After the death of Guru Gobind Singh, the entire Sikh population of the Punjab rose in open rebellion under the leadership, first of Banda Singh Bahadur and then under several local leaders subsequently organized into misls or fighting units which united to form the Dal Khalsa.The successive governors of Lahore tried to suppress the Sikhs. They were driven out of their homes and hunted out of their jungle resorts. Those captured in battle or through informers were brought to Lahore where they were herded together in dark, narrow cells, and tortured to death in what was known as Nakhas Chowk or market square for the buying and selling of horses.
A shahidganj or memorial to the martyrs now marks the site. However, the Sikhs` power continued to increase.Barely five months after the Vadda Ghallughara or the great holocaust of 5 February 1762 in which the Sikhs lost over 20,000 men in a single day, they extended their depredations up to the walls of Lahore, while Ahmad Shah DurranI, the victor ofvPanipat in 1761, sat helpless at Kalanaur. On 16 May 1764, the Sikhs of the Bhangi misl occupied Lahore itself, and although Ahmad Shah retook it during his next invasion in December 1766, the Bhangi chiefs reoccupied it on the return of the invader to his own country in July 1767, and ruled it for the next 30 years.
Shah Zaman, a grandson of Ahmad Shah Durrani, entered Lahore on 1 January 1797, but was forced to retreat homeward after twenty days.He again occupied it on 30 November 1798 but had to retire on 4 January 1799. This time, on his way back home, he gave Lahore to the Sukkarchakkia chief, Ranjit Singh, as a formal grant. Ranjit Singh (later Maharaja) occupied Lahore on 7 July 1799. Lahore remained the capital of the Punjab province after its annexation to the British dominions. On the partition of India in 1947, Lahore was allocated to Pakistan. Several historical Sikh shrines were located in Lahore.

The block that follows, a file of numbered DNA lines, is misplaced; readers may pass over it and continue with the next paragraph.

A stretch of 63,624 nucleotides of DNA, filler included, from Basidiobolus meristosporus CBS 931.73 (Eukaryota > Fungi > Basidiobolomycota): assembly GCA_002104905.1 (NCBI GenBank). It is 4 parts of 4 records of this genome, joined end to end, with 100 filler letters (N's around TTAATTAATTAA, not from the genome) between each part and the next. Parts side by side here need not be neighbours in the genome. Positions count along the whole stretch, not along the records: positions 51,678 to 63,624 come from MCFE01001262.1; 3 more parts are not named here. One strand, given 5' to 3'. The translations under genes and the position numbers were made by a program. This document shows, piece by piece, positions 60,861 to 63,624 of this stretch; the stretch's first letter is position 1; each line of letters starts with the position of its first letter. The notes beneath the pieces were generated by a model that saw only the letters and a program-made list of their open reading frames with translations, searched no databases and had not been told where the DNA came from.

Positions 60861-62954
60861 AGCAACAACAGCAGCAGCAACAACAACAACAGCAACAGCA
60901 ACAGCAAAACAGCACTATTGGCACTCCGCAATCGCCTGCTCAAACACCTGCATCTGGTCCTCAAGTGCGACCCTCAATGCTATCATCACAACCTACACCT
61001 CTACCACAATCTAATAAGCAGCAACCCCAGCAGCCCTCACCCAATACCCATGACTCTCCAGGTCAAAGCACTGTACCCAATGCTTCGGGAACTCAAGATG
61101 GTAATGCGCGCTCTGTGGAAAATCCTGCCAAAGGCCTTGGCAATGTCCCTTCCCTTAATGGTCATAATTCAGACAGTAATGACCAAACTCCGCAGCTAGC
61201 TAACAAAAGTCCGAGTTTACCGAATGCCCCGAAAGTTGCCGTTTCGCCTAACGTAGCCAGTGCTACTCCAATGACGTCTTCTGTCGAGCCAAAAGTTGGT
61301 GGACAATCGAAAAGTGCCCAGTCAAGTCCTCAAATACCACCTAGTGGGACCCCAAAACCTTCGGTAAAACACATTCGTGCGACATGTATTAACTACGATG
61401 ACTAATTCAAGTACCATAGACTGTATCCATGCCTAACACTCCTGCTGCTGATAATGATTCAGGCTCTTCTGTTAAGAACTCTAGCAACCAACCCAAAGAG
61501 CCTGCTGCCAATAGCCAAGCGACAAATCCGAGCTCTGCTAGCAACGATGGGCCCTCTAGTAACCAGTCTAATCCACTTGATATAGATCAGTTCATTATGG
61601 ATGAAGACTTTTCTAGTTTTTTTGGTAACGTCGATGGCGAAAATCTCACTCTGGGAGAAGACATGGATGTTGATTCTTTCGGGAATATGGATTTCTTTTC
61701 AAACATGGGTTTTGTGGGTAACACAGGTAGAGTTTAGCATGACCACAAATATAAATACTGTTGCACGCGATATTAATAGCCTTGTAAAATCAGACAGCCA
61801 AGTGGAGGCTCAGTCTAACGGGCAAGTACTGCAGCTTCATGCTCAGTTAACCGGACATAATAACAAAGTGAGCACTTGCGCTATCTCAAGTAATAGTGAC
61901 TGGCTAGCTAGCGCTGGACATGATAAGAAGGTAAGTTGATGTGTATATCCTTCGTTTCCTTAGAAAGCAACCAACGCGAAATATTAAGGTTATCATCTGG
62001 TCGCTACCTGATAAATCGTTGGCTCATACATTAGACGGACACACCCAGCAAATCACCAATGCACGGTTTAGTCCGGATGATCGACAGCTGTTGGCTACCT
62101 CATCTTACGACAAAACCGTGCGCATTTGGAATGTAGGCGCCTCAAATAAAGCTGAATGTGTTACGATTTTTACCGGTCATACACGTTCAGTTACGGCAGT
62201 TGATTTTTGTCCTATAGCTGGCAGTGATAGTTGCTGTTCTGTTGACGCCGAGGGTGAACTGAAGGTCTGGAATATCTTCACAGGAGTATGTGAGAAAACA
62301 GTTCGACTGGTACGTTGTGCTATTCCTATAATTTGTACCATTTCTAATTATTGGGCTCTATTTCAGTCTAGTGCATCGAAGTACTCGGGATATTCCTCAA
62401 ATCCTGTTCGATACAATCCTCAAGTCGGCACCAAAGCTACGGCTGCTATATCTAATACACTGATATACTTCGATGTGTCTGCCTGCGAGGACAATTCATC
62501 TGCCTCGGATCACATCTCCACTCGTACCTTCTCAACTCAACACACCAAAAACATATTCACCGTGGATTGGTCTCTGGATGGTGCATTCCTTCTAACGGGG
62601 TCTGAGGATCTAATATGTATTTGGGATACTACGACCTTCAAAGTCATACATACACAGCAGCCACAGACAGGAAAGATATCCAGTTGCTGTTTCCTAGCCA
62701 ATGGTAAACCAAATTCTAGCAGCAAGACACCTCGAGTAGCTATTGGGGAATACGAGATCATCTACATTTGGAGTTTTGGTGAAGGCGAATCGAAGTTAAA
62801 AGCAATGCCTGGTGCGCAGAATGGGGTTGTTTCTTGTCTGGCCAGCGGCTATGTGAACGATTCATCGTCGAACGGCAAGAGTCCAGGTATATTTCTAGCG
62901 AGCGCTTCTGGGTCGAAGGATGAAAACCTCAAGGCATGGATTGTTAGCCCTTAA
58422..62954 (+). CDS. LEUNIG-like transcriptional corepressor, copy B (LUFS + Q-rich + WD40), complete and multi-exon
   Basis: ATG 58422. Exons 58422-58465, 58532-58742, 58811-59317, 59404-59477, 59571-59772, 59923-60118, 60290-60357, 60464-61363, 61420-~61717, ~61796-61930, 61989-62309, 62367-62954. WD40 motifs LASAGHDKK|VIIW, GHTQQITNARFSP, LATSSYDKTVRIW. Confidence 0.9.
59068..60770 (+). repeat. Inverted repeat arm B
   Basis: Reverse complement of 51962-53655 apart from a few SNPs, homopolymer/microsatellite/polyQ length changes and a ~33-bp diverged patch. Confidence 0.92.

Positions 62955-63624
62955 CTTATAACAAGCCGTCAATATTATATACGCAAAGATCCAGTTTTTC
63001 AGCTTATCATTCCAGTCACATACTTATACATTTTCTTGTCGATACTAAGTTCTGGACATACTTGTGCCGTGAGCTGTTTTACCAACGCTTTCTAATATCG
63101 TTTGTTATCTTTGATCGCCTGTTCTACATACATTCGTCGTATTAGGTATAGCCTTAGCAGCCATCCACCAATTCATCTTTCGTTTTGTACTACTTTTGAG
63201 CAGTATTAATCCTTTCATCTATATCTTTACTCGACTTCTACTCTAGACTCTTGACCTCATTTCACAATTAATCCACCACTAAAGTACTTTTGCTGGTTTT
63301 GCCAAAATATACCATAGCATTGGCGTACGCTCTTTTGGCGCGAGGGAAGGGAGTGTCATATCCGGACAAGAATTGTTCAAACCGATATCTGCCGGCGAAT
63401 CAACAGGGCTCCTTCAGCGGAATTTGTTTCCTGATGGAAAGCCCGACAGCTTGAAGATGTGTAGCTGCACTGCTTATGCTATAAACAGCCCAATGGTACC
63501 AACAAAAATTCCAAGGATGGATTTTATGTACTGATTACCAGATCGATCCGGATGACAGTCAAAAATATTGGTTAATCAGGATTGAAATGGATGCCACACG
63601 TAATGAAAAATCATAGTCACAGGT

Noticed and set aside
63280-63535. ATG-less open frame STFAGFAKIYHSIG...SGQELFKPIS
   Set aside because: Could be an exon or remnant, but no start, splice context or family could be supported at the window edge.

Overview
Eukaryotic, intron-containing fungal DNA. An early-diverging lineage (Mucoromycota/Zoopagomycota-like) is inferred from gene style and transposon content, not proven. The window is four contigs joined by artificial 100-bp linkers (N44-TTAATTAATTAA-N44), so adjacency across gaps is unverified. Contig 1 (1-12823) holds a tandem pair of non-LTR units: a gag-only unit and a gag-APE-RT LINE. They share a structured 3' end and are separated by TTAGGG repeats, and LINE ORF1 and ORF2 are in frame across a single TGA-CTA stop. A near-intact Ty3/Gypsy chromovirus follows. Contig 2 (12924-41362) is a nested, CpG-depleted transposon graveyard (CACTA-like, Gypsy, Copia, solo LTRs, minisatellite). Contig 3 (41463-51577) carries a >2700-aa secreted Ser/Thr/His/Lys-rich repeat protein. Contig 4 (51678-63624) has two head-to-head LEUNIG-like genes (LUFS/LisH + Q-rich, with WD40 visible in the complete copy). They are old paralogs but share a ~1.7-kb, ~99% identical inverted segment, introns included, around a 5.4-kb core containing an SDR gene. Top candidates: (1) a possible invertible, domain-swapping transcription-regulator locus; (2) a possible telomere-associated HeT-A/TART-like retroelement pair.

Some of them are being maintained by the Waqf Board of Pakistan and are occasionally visited by Sikh pilgrims from India.They include: 1) GURUWARA PATSHAHI 1 within the walled city in mohalla Sirianvala commemorating the visit of Guru Nanak and marking the site where Seth Duni Chand, a wealthy merchant, received instruction from him. 2) GURDWARAJANAM ASTHAN GURU RAM DAS in Chuni Mandi locality marks the birthplace of Guru Ram Das, Nanak IV. 3) DHARAMSALA GURU RAM DAS and DlWAN KHANA GURU ARJAN SAHIB are located in Chuni Mandi area. 4) GURDWARA DEHRA SAHIB marking the site of the martyrdom of Guru Arjan close to the Fort is the principal Sikh shrine of Lahore, and is one of the few Gurudwaras in Pakistan which continued to be attended by Sikh officiants even after the partition of the country in 1947.
Guru Arjan, tortured to death under the orders of Emperor Jahangir, breathed his last on Jeth sudi 4, 1663 Bk/30 May 1606 in the River Ravi which then flowed close to the Fort here. The shrine was established by Guru Hargobind and the present building, a typical model of Sikh architecture, was raised by Maharaja Ranjit Singh. The death anniversary of the Guru is still observed here on Jeth sudi 4 (MayJune) every year. 5) SHAIHD GAN] BHAI MANI SINGH commemorating the martyrdom in 1737 of Bhai Mani Singh also stands close to the Fort to the cast of it. 6) BAOLI SAHIB, a well with steps leading down to water level, constructed by Guru Arjan is in the Dabbi Baxar area.
7) SHAHIDGANJ BHAI TARU SINGH and SHAHiD GANJ SINGHANIAN arc also close to each other along Landa Bazar, near the main railway station.8) There arc two Gurudwaras dedicated to Guru Hargobind. One is near Bhati Gate and the other is in Muzarig in the southern suburbs of the city. 9) SAMADH (mausoleum) of MAHARAJA RANJIT SINGH, near Gurdwara Dehra Sahib, has also become a place of pilgrimage for Sikhs. The Government of Pakistan permits large batches of Sikhs from India and other countries to forgather there to observe the death anniversary of the Maharaja on 27 June every year. 6. Mushtaq, M., “Lahore: Major Urban Regions,” Pakistan Geographical Review. 1967
1. Baqir, M., Lahore Past and Present. Lahore, 1952
2. Latif, S.M., Lahore. Lahore, 1892
3. Thornton, T.H., and J.L. Kipling. Lahore. Lahore, 1876
4. Imperial Gazetteer of India, Provincial Series, Punjab. Calcutta, 1908
5. Punjab District Gazetteers, Lahore District. Lahore, 1916